The daily business briefing: January 26, 2023

Meta reinstates Trump on Facebook and Instagram, Tesla reports record quarterly profit but warns of economic uncertainty, and more

Meta on a phone
(Image credit: STR/NurPhoto via Getty Images)

1. Meta to restore Trump's access to Facebook and Instagram

Meta Platforms said Wednesday it would reinstate former President Donald Trump's access to its Facebook and Instagram platforms. Meta suspended Trump's accounts the day after the Jan. 6, 2021, Capitol attack by a mob of his supporters seeking to overturn his 2020 election loss to President Biden. The social media company suspended Trump's accounts to avoid the risk of inciting more violence. Before he was barred, Trump had the most followed account on Facebook. "The public should be able to hear what their politicians are saying — the good, the bad and the ugly — so that they can make informed choices at the ballot box," said Nick Clegg, Meta's president of global affairs. Twitter restored Trump's access in November.

The New York Times

2. Tesla reports record profit but warns of economic uncertainty

Tesla on Wednesday reported record quarterly profit in late 2022 but warned it was facing an uncertain economic environment in 2023. The electric-car maker said its fourth-quarter profit rose 59 percent from a year earlier to nearly $3.7 billion, despite slowing vehicle delivery growth. The profit was slightly below the $3.8 billion analysts had expected. Sales came in at $24.3 billion, up 37 percent from a year earlier but below the $24.7 billion forecast by analysts surveyed by FactSet. Tesla acknowledged that its prices were "on a downward trajectory," but said recent cuts were "necessary to become a multi-million vehicle producer." Tesla shares gained in premarket trading, as U.S. stock futures gained after the major indexes closed mixed on Wednesday.

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The Wall Street Journal Axios

3. IBM to lay off 3,900 workers

International Business Machines announced Wednesday it would cut about 3,900 jobs in the latest round of layoffs by major technology companies. The reductions amount to about 1.5 percent of the company's workforce, focusing on employees remaining after the spinoff of IBM's Kyndryl and Watson Health units. IBM said its 2022 cash flow came in at $9.3 billion, under its $10 billion target because its working capital needs were higher than expected. Despite mostly upbeat results, IBM shares fell about 2 percent in extended trading, losing earlier gains due to the news of the job cuts and cash-flow miss, analysts said.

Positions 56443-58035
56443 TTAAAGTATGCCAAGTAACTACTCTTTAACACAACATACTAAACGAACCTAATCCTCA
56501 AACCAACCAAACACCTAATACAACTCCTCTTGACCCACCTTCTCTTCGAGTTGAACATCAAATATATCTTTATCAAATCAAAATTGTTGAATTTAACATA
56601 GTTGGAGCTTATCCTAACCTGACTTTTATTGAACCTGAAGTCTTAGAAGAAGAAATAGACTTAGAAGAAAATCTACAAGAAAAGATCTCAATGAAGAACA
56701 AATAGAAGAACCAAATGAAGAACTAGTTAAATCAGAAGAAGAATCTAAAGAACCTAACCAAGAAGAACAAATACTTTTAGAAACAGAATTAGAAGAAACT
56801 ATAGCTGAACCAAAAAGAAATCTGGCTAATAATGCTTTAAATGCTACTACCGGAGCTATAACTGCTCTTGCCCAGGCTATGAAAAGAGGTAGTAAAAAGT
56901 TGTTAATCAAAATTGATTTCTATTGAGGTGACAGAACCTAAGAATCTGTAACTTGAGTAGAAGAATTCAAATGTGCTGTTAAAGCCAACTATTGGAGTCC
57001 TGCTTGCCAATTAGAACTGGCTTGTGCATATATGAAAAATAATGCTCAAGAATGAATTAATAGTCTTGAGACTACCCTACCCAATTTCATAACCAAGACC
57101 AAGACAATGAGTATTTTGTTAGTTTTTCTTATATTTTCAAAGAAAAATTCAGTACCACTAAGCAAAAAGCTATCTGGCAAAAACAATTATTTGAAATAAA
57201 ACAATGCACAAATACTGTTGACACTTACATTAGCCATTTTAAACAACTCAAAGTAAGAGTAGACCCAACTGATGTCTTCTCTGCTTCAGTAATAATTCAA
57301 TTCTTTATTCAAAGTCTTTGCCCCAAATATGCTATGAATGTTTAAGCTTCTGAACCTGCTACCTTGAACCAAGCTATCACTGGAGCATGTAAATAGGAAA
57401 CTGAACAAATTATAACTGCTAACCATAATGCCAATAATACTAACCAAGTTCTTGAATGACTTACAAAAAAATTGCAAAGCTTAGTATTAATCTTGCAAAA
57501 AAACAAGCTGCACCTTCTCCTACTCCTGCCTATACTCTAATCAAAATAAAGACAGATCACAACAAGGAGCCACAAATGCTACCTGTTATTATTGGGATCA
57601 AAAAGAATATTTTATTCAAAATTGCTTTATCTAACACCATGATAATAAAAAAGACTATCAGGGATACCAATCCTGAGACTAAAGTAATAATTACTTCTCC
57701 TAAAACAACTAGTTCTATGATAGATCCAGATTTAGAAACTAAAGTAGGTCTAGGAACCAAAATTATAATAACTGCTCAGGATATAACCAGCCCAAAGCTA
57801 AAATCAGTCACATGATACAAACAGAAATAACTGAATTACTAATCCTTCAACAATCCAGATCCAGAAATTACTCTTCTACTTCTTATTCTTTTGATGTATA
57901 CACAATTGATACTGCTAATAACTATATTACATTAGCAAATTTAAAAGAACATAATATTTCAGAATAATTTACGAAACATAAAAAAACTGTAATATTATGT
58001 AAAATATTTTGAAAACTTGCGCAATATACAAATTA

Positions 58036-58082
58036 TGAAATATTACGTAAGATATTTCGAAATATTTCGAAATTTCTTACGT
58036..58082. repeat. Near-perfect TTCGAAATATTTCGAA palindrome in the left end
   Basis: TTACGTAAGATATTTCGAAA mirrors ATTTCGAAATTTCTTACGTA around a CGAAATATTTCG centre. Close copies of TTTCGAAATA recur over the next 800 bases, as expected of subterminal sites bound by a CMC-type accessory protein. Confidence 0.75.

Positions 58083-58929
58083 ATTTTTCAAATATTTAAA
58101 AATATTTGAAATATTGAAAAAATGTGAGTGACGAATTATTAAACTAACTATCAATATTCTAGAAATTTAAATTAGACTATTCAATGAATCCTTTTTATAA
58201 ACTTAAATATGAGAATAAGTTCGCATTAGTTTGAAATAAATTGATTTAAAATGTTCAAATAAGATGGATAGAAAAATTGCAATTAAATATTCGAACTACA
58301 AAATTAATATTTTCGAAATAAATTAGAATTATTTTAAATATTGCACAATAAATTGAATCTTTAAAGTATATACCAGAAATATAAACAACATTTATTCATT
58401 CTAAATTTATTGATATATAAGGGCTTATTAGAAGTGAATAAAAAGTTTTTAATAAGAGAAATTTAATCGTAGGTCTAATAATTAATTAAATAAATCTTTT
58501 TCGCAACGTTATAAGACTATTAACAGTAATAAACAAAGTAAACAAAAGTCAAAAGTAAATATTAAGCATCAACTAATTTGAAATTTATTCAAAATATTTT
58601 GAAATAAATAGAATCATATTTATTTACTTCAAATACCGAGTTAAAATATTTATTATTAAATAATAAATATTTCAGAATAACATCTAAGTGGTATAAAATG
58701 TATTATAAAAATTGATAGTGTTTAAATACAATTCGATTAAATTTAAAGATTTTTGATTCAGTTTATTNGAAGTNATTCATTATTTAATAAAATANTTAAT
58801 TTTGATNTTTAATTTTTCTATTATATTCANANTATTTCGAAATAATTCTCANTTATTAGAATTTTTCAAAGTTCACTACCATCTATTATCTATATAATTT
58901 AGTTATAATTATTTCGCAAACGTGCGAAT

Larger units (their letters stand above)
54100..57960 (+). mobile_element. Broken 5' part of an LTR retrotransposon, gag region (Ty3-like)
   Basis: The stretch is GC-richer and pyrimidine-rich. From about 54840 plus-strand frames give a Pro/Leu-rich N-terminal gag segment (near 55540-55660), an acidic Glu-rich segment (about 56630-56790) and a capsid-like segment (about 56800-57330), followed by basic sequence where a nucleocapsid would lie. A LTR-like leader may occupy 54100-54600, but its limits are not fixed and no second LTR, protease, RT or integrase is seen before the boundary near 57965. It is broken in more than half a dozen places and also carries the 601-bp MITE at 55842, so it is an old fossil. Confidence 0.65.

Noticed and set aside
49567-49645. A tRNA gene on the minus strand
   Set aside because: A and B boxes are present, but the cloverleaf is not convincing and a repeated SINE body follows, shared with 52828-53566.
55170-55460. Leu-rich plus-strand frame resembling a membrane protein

4. Chevron announces $75 billion stock buyback plan

Chevron shares gained more than 2 percent in extended trading Wednesday evening after the energy giant announced a $75 billion stock buyback program, and a dividend increase to $1.51 per share from $1.42. Chevron's market cap is around $350 billion, so the buyback amounts to more than 20 percent of the company's stock. Chevron enacted a $25 billion buyback plan in 2019 that ends in March. The new buyback plan follows a big year for energy companies as the reopening of the U.S. economy after the lifting of pandemic restrictions increased demand for fuel in the United States, and Russia's invasion of Ukraine contributed to rising oil and gas prices worldwide. Chevron shares gained more than 50 percent in 2022.


5. SAP cuts 3,000 jobs as it continues shifting focus to cloud business

German software maker SAP announced Thursday that it would cut 3,000 jobs — about 2.5 percent of its global workforce — as it trims costs and continues to shift its focus from permanent software licenses to more lucrative cloud subscription services. SAP reported a 30 percent revenue increase in its cloud business in the last quarter of 2022. Analysts have warned that SAP's cloud business might suffer as economic uncertainty forces other companies to reduce their spending, but "SAP has been signing more customers," Reuters reported. SAP also has started exploring the sale of its majority stake in Qualtrics, its Salt Lake City-based employee-survey software business.

Reuters The Wall Street Journal

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